Commentary

Interview

Recently, at a screening of the Andy Warhol documentary that ran last week on PBS, Bob Colacello, Andy's sidekick (and editor of Interview magazine back in the day) was asked ''Who is the Edie Sedgwick of our time?'' ''Paris Hilton! Andy would have loved her,'' he told a reporter from New York magazine. ''He would say, 'But why do you hate her? She's so fabulous! We've got to put her on the cover of Interview every month!' I would scream, ''I'm not putting Paris on the cover one more time!'''

As it turns out, Andy was so preternaturally ahead of his time in his visceral understanding of celebrity culture that even his prediction, (''in the future, everyone will be world famous for 15 minutes'') has had its 15 minutes.

And maybe he's right about always having Paris. Any photo of the sorely overexposed brand-building heiress on the oversized magazine's cover would certainly have seemed more iconic (or, okay, HOT) than the odd, messy crew cobbled together for no discernible reason as cover celebs for this October issue. Ethan Hawke, Shia LaBeouf and Keith Urban wear T-shirts and jeans, while the women, Alicia Keys, Rachel Weisz, and Catalina Sandrino Moreno, sport long, shiny, sexy red evening gowns.

Why? And why that combination of people? (And six of them, at that?) What's their connection? Even though the picture was taken by famed fashion photographer Albert Watson, there's something ugly and unsettling about the graphics and the grouping, from the bright red Interview logo slapped on behind them to poor Shia La Beouf's head, floating somewhere over Keith Urban's shoulders. Ingrid Sischy's Letter from the Editor, (on page 120) does little to explain the choice, other than they are all grouped under the motto of the issue, ''The Times They Are a Changing,'' taken from Bob Dylan's famous 1964 song. Huh?

Of course, when Andy started the magazine as part of his empire in 1969, it was filled with celeb interviews that cried out for editing. Those pages were the editorial equivalent of his films that showed hours of someone sleeping or smoking a cigar. You kind of get bored by the second puff.

And that's pretty much the case with the interviews in this issue, as well. As earnest as Edward Norton is in interviewing New York attorney general and would be-governor Eliot Spitzer, the candidate is not all that interesting. What would seem to be a great combo on paper--Gladys Knight interviewing Alicia Keys--is mostly, as these interviews always tend to be, mutual appreciation copy. On the thematic note of the times a changin' issue, Keys does say ''I dream about speaking in big forums about issues that need to be spoken about.'' Yawn.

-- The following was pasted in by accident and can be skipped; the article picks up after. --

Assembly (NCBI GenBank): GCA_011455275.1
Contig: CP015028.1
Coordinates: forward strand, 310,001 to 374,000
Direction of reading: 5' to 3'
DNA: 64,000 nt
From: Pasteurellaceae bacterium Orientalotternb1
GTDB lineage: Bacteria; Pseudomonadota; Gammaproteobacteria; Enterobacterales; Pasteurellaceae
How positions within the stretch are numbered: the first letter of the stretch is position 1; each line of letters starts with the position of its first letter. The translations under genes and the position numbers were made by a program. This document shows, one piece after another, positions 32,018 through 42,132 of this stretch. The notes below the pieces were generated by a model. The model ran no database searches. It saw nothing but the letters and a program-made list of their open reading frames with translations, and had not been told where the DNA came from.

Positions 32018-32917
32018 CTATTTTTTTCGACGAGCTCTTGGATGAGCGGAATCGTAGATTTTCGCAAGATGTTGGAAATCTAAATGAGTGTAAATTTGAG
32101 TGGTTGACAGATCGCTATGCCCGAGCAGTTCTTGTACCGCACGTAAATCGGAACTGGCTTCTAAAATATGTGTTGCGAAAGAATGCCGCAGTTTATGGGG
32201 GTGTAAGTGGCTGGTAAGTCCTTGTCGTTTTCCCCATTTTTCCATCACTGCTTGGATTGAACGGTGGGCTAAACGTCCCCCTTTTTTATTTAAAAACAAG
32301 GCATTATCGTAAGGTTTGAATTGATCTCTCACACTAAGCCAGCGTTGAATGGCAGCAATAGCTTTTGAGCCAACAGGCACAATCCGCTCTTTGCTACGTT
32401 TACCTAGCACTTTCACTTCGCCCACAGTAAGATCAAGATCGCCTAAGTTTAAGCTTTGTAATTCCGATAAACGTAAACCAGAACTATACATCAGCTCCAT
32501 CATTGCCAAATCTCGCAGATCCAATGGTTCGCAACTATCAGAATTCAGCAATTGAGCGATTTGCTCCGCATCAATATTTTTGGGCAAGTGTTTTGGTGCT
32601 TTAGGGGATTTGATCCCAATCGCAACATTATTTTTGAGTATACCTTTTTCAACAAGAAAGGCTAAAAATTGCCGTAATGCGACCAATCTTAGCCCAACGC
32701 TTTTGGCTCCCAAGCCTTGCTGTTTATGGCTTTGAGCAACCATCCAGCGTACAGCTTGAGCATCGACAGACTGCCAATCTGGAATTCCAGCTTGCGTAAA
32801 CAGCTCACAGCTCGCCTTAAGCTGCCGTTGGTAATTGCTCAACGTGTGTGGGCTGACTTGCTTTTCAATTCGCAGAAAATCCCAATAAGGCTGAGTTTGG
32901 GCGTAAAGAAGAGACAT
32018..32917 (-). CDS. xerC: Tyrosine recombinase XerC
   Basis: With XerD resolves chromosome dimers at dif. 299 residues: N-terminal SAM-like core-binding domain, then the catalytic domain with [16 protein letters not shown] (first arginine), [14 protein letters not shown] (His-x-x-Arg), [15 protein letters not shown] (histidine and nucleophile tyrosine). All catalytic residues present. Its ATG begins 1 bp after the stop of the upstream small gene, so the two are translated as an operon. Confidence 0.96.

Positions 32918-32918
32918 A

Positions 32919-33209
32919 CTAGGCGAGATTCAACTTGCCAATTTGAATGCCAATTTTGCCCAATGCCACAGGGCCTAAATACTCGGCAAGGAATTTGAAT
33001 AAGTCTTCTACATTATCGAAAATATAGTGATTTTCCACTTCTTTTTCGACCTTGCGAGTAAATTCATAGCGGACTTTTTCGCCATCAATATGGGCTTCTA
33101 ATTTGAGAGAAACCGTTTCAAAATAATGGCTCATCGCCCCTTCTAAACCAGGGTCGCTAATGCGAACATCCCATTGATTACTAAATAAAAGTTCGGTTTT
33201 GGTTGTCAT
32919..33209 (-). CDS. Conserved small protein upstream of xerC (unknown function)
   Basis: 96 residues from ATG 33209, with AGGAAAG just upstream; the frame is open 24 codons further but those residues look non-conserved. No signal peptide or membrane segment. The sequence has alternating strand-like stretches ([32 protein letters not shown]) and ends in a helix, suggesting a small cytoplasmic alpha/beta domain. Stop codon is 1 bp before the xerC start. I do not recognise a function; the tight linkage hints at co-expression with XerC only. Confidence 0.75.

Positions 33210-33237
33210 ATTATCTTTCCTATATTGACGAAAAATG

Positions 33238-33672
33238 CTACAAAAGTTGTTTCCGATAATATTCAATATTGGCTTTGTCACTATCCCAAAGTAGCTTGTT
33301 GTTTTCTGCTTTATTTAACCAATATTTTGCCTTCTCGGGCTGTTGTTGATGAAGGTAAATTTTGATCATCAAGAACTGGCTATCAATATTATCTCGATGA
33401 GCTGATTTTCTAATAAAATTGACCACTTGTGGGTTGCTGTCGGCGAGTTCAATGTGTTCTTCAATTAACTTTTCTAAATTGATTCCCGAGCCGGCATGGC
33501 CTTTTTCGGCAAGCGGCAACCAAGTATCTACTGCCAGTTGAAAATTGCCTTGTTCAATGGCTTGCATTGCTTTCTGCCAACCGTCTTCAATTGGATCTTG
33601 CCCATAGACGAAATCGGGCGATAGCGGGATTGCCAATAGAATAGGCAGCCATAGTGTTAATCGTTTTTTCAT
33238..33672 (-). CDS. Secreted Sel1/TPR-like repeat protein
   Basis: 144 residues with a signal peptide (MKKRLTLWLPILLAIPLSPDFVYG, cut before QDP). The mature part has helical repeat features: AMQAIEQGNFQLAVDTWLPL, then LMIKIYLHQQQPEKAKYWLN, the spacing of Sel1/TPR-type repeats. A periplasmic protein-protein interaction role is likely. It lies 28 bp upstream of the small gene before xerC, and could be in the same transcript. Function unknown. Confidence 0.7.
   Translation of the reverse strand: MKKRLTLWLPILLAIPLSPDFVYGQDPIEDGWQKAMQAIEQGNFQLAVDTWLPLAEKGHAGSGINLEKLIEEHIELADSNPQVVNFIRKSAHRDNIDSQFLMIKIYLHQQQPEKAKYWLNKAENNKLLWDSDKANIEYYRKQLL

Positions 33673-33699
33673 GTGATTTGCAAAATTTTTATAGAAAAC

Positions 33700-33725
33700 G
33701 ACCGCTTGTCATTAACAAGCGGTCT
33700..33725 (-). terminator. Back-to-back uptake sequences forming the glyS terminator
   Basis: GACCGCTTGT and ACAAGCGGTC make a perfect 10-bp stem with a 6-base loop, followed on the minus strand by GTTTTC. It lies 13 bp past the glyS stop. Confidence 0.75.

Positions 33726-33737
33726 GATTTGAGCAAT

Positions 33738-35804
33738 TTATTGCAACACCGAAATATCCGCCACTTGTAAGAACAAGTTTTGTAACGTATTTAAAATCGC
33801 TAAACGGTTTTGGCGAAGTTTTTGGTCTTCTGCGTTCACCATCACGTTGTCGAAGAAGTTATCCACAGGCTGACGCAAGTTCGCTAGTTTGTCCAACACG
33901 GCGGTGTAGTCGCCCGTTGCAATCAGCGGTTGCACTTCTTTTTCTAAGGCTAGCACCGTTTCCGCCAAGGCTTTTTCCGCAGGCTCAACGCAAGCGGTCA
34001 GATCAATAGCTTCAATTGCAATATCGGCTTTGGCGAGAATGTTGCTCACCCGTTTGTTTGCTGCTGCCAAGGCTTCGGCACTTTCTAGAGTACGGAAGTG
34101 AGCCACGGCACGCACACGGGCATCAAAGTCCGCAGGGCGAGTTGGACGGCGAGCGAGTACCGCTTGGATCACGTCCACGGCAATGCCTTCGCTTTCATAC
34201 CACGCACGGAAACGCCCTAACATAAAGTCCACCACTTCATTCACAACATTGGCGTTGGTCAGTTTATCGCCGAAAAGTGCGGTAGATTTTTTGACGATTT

Elton John's husband, David Furnish, is a contributing editor, and Elton himself is all over the issue. He interviews Keith Urban, who, perhaps by dint of just having married Nicole Kidman, seems to be channeling Tom Cruise's robospeak. In the course of the interview, Urban, the man with the great highlights in his hair, uses the word ''extraordinary'' six times.

On the other hand, the review section, including ''Elton's tip sheet'' music picks, and movie reviews, is always good.

But you have to give the editors props for prescience in the interview with Dallas Cowboys' wide receiver Terrell Owens, who's been all over the news in the past few days for an alleged suicide attempt. The last question Dave Hollander asks him, (put, for some reason, in the extremely creepy third person), is ''Is Terrell Owens happy?" His answer speaks volumes: ''At this point, honestly, I'm not as happy as I'd like to be. I'll just leave it at that."

Peter Brant bought the magazine in 1989 from the Warhol estate, and as explained on the Web site, continues with a similar formula to this day--30 percent features/70 percent glossy advertising. The first 33 pages of the issue is composed of fashion ads, and a lot of them are great (woman lying on floor looking up at a Gucci boot the size of Godzilla, for example.) So are the photos. So maybe, in the end, Andy would be pleased. After all, another of his famous dicta was "I never read. I just look at pictures.''

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